Rare Antique Tall Cast Iron Doorstop Littco Drum Major with Best Original Paint. Measures 12 7/8″ tall; base is 3 3/4″ square. No cracks or chips, paint is all original with no repaint. In fact the old paint has nice age craquelure marks adding character, and piece has fine aged patina. One of my all time favorite doorstops. Guaranteed a genuine vintage doorstop as described. This same doorstop can be found on page 207 of The Doorstop Encyclopedia by Smith, we have included a scan from that page in our last photo. Leave it to the British to create a functional item that is also unique for its variety of styles and subject matter. Im referring to doorstops, or door porters, as they are called in Great Britain, the country where they originated. In Victorian times, the British manufactured large numbers of doorstops that were used to prop open heavy wooden doors to provide better room ventilation. Following in this tradition, American manufacturers produced a wide range of cast iron doorstops shaped in the form of wild and domestic animals, people, garden items, boats, windmills and houses. Many were in full figure or cast in two parts, screwed together and painted. Although production in the U. Began at the turn of the century, most doorstops were produced from the late 1920s to the mid-1940s, with the exception of the few manufacturers that remain in business today. Despite variations in design and price, all doorstops start as sand castings, or iron created by melting pure pig iron with scrap iron, then pouring the metal heated to about 2,800 degrees into a sand mold. The mold contains a cavity inside that is the identical shape of the doorstop desired. After the impression/cavity is filled with the molten iron that has cooled, the doorstop is sprayed, then hand-painted. Usually a coat of one color would be sprayed over the casting, then hand-painting was done in various colors to outline and highlight eyes and other facial features and other designs that were most prominent and detailed. Although dozens of manufacturers and foundries, produced doorstops at the turn-of-the century, there are several that are noteworthy for their designs. They include the Albany Foundry Co. Another leading firm noted for an extensive array of doorstops was A. Morris Greenblatt, the owner, was first associated in 1902 with the Nubian Art Co. And, later, the Boston Plastic Art Co. With an extensive background in design and marketing, he developed a line of doorstops that were signed and dated Greenblatt Studios. They include Dog and Duck, Halloween Cat and Lighthouse of Gloucester, Mass. Other leading firms and their wares include. Bradley and Hubbard, a firm started in 1854 by Walter Hubbard and Nathaniel Lyman Bradley in Meridan, CT. In addition to other household items like clocks, mirror frames and lamps, Bradley & Hubbard specialized in novelty art goods such as doorstops. In 1940, the Charles Parker Co. Eastern Specialty Manu-facturing Co. Located in Lancaster, Pa. Was founded in 1894 as a toy company specializing in cast iron toys. In the 1920s, the firm expanded to include the Metal Art Goods line featuring bookends, ashtrays and doorstops. The firm made doorstops until 1948 when a decision was made to sell many of the pattern molds. The wide variety and attention to detail in Hubley doorstops make them highly favored collectibles. Littco Products, the art line division of the Littlestown Hardware & Foundry, was organized in Littlestown, Pa. In 1916 and is still in business. The firm made doorstops from 1930 until 1942 when the production of metal goods for civilian use was restricted during the war. Among their most popular pieces today are Aunt Jemima, Mary Quite Contrary, Huckleberry Finn and Dutch Girl. National Foundry, located in Whitman, MA was founded in 1880, and originally known for cap pistols first made in bronze and, later, cast iron. Along with andirons, bookends and ashtrays, the firm made doorstops, which ultimately became huge sellers. The oldest maker of hand cast iron reproductions in the U. Is located in Wrightsville, Pa. During its peak production years, the firm made various doorstop designs, but is best known for doorstops including the lifelike Amish Family designs, the flat Aunt Jemima, Fireside Cat, Persian Cat, Cat on Base and Bulldog. Other companies that produced doorstops from the early 20th century until the 1940s include Sculpted Metal Studios, Guilford CT. Virginia Metalcrafters, Waynesboro, Va. And Vindex, Belvedere, IL. As part of the manufacturing process, designers often copyrighted their designs and sometimes their names on doorstops. Fish, a popular English cartoonist of the 1920s, was commissioned by Hubley to design six doorstops: The Tiger, Parlor Maid, Messenger Boy, Bathing Girls, Charleston Dancers and Footmen. Hubley also commissioned Grace G. Drayton to design several very popular doorstops, including Twin Cats, Bobby Blake, Dolly, Lil Red Riding Hood, Dolly dimple and Peter Rabbit. The name of yet another designer, Edward Cook, appears as E. Cooks design include Dachshund, Monkey on Barrel, Fawn, Koala, Parrot and Penguin. As with many collectibles today, its important to identify reproductions. Which still manufactures these doorstops. In identifying reproductions, study the casting. Old doorstops usually have a smooth finish. If cast in two pieces, the seams will fit almost perfectly. Most reproductions are rough and grainy-looking. If the surface looks like sandpaper and the seams are uneven, it is likely a recent casting. Another hint is the finish. If the paint looks bright and freshly applied, be wary. It may be a repaint or a reproduction. As mentioned earlier, prices of doorstops vary. Three factors affect the value: Rarity, condition and desirability. Mint condition items are rare and expensive, while items in good condition with some wear are still desirable. Items rated in less than good condition drop drastically in price. Such is the case with repainted items or those that are poorly painted. In caring for doorstops to ensure preservation of the finish, use caution while cleaning. To bring out colors and details, cotton swabs moistened with a mild furniture spray wax can be used if the paint is original, in good condition and has only dust or dirt on it. A toothbrush along with lukewarm water and a mild soap can be used for caked-on dirt. If a doorstop has been repainted, its best to have an expert remove paint layers to avoid removing the original paint finish. For more information on doorstops, the book Doorstops: Identification and Values by Jeanne Bertoia is an excellent guide. Auctiva’s FREE Scrolling Gallery will enhance your listings. The item “Rare Antique Tall Cast Iron Doorstop Littco Drum Major with Best Original Paint” is in sale since Sunday, January 10, 2016. This item is in the category “Antiques\Decorative Arts\Metalware”. The seller is “spooknook” and is located in Weymouth, Massachusetts. This item can be shipped worldwide.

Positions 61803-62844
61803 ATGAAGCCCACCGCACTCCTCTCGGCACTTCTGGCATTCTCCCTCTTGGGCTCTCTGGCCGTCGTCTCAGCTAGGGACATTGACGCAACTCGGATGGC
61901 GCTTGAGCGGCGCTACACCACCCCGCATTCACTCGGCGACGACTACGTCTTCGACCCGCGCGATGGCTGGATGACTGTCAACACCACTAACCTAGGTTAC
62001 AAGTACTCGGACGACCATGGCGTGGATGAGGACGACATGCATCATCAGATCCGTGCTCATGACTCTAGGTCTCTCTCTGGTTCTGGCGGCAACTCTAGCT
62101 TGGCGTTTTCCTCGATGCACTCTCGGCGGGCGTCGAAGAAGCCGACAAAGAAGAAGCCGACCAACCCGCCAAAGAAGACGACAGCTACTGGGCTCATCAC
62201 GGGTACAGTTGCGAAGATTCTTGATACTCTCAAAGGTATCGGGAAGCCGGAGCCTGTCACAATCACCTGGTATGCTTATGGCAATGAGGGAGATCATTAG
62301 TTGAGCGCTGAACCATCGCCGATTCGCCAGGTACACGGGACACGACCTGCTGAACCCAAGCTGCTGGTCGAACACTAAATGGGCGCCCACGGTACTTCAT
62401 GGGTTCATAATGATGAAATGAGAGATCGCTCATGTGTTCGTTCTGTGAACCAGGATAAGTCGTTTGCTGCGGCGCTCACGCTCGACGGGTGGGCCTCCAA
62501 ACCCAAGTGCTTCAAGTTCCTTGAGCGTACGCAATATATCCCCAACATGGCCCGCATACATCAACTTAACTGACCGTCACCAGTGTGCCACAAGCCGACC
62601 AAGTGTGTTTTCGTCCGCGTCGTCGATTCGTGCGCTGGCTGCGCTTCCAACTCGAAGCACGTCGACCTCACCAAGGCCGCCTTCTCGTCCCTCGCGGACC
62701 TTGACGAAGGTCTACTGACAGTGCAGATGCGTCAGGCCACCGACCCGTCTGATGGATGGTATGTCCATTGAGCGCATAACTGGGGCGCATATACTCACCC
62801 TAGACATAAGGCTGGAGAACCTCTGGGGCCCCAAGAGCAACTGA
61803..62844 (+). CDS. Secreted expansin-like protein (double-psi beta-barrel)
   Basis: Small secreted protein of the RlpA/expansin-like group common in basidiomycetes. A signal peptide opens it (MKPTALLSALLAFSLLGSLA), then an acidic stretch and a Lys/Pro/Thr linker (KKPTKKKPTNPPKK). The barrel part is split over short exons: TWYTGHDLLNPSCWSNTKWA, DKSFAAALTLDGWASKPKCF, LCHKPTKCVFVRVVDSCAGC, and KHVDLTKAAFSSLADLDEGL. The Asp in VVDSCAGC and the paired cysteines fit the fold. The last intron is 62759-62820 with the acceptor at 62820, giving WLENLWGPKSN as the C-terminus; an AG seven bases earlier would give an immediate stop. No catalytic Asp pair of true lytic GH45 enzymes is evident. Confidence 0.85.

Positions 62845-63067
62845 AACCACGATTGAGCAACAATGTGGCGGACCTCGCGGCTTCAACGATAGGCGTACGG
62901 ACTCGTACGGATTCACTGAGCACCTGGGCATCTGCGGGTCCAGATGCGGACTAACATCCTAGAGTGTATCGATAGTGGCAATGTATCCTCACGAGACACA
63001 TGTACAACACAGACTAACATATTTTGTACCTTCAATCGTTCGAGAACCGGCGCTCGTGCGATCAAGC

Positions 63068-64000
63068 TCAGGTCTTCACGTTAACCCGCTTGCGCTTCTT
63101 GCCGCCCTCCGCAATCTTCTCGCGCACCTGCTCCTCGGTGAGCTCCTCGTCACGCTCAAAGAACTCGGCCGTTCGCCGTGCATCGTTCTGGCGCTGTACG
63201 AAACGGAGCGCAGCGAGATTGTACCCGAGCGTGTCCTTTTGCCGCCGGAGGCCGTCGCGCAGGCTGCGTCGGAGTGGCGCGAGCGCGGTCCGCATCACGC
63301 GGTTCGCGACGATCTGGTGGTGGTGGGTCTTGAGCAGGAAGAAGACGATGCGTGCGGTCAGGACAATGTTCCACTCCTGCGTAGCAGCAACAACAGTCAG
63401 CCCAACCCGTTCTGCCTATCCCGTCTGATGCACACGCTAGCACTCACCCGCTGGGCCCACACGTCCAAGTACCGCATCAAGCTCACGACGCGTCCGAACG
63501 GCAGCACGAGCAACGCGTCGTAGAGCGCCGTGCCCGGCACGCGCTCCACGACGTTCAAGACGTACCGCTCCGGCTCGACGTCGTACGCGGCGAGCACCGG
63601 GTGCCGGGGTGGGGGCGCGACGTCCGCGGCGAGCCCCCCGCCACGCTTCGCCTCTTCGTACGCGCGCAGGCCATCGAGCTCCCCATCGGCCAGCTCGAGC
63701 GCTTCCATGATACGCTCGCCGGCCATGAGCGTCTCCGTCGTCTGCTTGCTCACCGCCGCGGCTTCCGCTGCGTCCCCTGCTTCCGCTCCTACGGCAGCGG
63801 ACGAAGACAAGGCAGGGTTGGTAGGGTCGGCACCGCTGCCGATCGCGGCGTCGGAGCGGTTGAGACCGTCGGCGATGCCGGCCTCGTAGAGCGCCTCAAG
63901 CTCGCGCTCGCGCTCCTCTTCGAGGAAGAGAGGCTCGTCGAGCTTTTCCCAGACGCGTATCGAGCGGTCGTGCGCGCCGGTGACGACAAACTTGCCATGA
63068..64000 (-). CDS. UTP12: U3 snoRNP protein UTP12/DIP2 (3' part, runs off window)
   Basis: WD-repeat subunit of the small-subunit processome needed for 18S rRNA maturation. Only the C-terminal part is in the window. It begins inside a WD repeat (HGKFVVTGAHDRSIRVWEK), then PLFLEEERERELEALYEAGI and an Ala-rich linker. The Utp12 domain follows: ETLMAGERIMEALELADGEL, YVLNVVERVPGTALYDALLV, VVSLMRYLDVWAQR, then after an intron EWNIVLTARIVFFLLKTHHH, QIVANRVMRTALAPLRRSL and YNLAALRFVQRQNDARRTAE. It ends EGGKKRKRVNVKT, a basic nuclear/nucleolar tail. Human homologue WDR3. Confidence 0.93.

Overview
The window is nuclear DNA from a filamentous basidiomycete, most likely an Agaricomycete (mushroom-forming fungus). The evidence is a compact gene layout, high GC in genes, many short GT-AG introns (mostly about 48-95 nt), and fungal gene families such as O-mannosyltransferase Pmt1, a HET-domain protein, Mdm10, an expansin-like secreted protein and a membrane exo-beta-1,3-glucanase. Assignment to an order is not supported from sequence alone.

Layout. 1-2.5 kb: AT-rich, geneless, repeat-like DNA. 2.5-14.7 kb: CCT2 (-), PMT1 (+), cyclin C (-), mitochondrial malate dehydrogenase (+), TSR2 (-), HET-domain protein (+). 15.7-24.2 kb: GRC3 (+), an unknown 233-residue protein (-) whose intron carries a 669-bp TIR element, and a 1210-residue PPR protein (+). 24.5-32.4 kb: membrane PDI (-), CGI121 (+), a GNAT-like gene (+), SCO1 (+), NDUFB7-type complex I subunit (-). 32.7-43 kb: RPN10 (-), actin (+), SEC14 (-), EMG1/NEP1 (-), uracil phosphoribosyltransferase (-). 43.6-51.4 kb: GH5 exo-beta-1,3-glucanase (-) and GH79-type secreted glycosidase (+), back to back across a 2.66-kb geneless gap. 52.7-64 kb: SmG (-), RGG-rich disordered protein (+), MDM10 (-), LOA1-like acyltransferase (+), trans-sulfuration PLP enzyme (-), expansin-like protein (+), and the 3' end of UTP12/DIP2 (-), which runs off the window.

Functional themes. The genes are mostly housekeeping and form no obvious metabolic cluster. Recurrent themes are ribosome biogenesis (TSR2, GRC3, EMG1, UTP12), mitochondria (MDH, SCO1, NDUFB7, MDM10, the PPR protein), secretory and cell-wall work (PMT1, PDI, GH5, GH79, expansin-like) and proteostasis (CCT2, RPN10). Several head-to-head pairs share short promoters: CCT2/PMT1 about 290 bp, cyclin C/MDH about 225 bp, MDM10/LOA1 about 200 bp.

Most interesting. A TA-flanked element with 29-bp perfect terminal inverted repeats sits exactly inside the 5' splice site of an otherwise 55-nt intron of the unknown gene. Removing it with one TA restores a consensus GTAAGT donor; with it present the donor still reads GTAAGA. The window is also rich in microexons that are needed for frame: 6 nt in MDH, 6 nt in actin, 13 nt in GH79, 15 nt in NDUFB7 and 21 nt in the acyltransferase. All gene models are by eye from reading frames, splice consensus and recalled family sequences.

- Type: Doorstops
- Primary Material: Cast Iron
- Original/Reproduction: Original